The crowded VoIP sector is getting another major player. Yahoo, which is entering the field with a service that in many ways is cheaper than Web phoning pacesetter Skype, and putting another nail in the coffin of traditional landline telephoning.
The Yahoo offering, to be available in 180 countries including Australia, will link with existing Yahoo e-mail and instant messaging features, and that appears to be what will distinguish the service from many of its competitors.
Calling plans will differ from country to country, but PC-to-PC calls among Yahoo users will be free. A “Phone Out” feature will enable callers to call from their Sydney. PCs to public switched telephone network subscribers for a cent a minute to U.S. destinations and about two cents to other countries.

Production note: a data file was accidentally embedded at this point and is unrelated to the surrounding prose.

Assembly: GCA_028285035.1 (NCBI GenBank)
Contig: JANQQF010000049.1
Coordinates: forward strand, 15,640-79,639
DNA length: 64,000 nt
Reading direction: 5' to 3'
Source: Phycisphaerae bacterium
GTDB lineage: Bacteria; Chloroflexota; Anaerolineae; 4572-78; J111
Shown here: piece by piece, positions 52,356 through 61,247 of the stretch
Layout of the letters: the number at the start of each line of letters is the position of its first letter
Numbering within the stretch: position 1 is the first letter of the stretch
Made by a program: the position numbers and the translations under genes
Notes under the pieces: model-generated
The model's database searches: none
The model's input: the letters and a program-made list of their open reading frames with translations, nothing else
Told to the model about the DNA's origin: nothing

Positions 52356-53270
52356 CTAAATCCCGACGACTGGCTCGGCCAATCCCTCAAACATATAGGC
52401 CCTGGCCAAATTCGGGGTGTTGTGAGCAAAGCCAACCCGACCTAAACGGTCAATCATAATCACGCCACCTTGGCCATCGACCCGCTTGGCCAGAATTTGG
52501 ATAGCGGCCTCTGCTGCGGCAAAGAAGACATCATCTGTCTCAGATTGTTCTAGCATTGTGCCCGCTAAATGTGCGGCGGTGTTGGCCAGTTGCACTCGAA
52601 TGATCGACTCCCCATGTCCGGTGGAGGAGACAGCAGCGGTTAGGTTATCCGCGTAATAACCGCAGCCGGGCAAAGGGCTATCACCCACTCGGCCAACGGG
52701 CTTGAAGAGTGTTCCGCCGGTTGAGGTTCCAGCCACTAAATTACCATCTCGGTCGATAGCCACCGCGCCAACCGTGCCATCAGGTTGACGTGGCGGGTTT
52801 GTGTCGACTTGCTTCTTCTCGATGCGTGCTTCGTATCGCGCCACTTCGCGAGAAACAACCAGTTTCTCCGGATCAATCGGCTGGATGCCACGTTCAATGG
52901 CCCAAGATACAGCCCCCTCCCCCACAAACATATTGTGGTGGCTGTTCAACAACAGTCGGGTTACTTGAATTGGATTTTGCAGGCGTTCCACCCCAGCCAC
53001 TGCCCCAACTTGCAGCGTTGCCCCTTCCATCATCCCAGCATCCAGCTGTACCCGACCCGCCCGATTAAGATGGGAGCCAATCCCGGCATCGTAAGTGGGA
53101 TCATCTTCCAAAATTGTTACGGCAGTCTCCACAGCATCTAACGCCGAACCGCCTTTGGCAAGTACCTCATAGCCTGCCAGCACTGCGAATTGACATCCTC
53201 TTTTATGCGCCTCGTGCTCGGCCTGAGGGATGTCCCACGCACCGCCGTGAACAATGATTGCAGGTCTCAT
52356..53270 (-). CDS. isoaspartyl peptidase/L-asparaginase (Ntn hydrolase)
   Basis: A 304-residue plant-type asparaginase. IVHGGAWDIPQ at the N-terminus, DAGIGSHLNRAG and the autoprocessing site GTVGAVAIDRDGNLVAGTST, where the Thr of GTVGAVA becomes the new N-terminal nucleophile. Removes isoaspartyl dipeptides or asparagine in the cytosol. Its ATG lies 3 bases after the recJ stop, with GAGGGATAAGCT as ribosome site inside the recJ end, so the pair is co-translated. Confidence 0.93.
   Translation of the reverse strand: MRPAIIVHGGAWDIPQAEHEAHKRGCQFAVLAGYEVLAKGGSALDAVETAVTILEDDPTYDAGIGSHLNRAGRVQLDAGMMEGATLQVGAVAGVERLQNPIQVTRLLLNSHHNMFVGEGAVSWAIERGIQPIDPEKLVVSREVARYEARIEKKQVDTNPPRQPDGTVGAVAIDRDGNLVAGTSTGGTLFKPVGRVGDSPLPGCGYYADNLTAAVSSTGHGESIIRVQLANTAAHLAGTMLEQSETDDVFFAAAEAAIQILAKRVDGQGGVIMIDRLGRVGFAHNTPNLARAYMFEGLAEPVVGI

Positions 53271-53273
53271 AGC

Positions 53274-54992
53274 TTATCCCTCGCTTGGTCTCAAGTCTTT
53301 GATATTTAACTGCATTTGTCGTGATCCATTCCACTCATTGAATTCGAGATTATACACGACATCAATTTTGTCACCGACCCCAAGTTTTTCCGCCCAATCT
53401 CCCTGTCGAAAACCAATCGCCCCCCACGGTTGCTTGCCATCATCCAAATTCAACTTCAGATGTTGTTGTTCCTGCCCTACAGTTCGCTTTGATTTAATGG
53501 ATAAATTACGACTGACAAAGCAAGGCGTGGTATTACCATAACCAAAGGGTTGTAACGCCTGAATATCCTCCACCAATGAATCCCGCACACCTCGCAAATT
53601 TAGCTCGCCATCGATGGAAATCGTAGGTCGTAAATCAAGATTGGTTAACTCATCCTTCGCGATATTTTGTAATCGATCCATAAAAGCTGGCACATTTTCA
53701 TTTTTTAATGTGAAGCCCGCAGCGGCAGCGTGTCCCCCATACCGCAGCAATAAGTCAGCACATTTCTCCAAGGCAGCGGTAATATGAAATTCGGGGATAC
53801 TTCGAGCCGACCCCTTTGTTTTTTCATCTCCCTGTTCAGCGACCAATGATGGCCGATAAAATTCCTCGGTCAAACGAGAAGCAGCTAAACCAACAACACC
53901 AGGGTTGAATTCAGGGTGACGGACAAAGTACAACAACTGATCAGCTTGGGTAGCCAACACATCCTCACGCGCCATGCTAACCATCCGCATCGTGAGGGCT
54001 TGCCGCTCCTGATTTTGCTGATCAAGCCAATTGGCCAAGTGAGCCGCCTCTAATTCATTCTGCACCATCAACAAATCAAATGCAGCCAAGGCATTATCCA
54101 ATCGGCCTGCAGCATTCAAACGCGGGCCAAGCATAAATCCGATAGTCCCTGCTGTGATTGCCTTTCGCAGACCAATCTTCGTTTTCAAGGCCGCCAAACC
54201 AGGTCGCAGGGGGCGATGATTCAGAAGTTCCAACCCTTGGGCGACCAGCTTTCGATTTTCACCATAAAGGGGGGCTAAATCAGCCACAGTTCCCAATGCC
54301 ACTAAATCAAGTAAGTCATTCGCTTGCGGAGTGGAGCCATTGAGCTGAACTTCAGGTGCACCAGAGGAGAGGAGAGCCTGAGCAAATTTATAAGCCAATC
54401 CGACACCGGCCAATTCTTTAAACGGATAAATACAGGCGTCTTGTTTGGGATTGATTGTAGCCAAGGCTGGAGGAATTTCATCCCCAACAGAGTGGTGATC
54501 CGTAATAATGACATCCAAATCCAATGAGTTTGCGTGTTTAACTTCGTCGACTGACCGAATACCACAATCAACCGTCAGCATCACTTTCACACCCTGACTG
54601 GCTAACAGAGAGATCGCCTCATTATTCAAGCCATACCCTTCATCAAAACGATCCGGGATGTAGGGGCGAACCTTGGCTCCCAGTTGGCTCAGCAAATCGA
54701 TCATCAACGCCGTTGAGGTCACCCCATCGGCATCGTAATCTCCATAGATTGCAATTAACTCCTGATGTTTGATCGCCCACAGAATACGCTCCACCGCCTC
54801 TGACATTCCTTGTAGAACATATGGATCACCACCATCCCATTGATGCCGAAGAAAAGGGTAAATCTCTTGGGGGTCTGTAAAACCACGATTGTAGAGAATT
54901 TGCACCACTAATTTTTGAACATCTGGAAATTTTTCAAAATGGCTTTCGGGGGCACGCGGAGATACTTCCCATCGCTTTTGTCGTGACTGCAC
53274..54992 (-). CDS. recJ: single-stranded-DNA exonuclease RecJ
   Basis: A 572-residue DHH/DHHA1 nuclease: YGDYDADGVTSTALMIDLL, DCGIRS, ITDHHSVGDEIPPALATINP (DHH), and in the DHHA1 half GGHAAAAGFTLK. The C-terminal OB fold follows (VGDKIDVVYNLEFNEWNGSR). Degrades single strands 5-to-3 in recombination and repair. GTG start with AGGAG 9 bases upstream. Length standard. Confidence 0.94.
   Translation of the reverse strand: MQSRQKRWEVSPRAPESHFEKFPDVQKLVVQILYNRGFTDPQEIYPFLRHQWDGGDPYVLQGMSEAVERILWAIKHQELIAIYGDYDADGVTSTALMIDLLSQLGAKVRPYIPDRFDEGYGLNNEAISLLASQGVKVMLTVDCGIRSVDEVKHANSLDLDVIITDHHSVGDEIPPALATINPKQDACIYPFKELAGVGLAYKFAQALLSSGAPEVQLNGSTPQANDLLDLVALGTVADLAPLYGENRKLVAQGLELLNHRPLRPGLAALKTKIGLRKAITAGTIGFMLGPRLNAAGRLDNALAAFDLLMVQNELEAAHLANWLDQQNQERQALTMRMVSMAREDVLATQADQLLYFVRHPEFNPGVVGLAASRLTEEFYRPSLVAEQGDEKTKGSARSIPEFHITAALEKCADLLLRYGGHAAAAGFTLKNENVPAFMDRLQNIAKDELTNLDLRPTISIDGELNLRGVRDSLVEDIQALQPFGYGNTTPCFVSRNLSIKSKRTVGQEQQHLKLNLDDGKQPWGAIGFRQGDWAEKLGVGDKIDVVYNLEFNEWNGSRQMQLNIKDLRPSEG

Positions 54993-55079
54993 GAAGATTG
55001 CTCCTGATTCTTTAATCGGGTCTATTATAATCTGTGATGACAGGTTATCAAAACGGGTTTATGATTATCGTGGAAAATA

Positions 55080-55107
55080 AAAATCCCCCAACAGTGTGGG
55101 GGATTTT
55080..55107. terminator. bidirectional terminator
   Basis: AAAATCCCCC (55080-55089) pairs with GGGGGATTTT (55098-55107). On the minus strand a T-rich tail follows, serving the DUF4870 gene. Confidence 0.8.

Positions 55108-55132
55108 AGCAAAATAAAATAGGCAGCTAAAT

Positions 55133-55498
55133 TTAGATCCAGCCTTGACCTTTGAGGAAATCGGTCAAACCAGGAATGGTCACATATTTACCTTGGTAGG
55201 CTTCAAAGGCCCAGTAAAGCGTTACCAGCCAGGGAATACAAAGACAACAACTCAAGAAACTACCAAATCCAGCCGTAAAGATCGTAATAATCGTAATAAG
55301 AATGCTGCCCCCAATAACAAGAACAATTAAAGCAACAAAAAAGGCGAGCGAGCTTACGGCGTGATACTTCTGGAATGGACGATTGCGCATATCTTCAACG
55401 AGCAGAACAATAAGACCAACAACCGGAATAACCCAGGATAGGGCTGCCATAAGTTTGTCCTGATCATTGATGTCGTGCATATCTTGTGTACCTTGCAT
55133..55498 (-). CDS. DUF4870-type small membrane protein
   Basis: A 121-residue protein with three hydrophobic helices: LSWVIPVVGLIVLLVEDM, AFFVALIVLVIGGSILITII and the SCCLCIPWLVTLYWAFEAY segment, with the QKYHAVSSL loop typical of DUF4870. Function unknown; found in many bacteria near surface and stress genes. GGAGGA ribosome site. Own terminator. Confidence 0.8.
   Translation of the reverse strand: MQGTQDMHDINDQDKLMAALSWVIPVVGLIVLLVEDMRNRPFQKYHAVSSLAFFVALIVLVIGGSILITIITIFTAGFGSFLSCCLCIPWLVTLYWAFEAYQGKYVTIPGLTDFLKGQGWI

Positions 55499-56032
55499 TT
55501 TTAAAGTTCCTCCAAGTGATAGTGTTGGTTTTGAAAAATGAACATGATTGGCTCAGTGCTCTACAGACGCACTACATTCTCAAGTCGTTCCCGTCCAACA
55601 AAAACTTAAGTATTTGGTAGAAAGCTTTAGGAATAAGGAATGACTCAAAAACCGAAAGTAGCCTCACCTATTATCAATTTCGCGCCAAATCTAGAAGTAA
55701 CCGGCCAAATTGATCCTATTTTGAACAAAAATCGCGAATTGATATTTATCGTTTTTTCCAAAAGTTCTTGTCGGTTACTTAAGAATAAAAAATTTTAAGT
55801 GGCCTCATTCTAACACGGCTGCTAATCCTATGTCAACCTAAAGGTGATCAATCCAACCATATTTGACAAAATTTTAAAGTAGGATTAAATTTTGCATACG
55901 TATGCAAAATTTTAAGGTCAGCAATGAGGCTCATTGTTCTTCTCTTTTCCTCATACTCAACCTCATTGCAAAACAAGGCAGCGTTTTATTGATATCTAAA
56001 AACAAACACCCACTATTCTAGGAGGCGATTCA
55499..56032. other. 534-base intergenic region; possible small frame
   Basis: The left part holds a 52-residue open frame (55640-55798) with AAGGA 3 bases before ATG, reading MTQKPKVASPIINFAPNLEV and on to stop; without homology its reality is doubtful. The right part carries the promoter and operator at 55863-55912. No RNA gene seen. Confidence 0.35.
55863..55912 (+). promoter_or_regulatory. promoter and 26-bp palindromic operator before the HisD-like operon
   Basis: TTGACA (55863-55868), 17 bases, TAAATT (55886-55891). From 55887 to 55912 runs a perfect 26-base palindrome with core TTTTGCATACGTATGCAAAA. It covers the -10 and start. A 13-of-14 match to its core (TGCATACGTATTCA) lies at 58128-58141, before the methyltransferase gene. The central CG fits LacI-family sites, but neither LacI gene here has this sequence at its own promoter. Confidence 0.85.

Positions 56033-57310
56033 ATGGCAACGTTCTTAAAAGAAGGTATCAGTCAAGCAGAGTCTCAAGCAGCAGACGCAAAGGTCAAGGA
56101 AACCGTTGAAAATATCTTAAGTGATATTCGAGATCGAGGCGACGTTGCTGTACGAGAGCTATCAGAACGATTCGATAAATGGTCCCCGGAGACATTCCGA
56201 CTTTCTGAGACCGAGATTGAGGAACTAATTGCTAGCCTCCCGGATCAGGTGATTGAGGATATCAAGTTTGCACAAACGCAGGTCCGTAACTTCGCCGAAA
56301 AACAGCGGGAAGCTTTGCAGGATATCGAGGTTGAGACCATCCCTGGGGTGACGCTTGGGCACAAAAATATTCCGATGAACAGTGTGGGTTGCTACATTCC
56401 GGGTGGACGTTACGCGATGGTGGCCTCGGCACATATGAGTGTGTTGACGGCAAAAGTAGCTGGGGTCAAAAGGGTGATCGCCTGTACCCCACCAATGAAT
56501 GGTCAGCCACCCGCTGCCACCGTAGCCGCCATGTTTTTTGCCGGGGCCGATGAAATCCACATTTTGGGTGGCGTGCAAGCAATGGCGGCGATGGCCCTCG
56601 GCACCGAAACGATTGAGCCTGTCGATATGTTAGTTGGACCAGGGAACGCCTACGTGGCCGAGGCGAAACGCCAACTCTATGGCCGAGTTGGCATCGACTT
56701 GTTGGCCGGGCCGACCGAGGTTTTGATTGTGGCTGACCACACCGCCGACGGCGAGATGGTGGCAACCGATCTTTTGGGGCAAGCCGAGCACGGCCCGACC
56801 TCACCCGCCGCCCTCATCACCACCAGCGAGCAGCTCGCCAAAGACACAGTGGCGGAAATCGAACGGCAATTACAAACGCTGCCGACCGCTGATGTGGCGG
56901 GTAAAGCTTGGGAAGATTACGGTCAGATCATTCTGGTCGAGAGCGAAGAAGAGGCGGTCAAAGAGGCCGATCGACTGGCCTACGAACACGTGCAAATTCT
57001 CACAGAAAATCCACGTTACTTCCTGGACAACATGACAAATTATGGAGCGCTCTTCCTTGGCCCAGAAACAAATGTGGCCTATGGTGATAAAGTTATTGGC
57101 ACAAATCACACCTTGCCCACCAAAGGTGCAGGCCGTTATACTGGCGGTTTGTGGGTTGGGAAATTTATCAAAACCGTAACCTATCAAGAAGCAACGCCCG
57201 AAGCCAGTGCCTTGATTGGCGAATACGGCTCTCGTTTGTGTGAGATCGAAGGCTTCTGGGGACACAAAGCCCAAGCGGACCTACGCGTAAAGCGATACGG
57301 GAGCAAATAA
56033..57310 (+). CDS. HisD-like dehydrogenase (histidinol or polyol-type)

The service and its linkage to other Yahoo features are largely based on technology developed by a team from Dialpad, which Yahoo acquired last year.
Another feature called “Phone In” is priced about $30 a year and enables a subscriber to receive incoming calls after picking a phone number.
Yahoo had previously offered some Internet voice calling features primarily through its instant messaging service, but Wednesday’s announcement represents a major thrust into VoIP for the Internet media company.
Scores of firms have been piling into VoIP in recent months, putting pressure on traditional landline telephone companies, which are responding by offering their own VoIP solutions. Skype, which was recently acquired by eBay for $2.6 billion, is the pacesetter in free VoIP calling, with more than 68 million international users.
Vonage and AOL Time Warner offer paid Internet phoning in the U.S., with each firm claiming more than one million subscribers.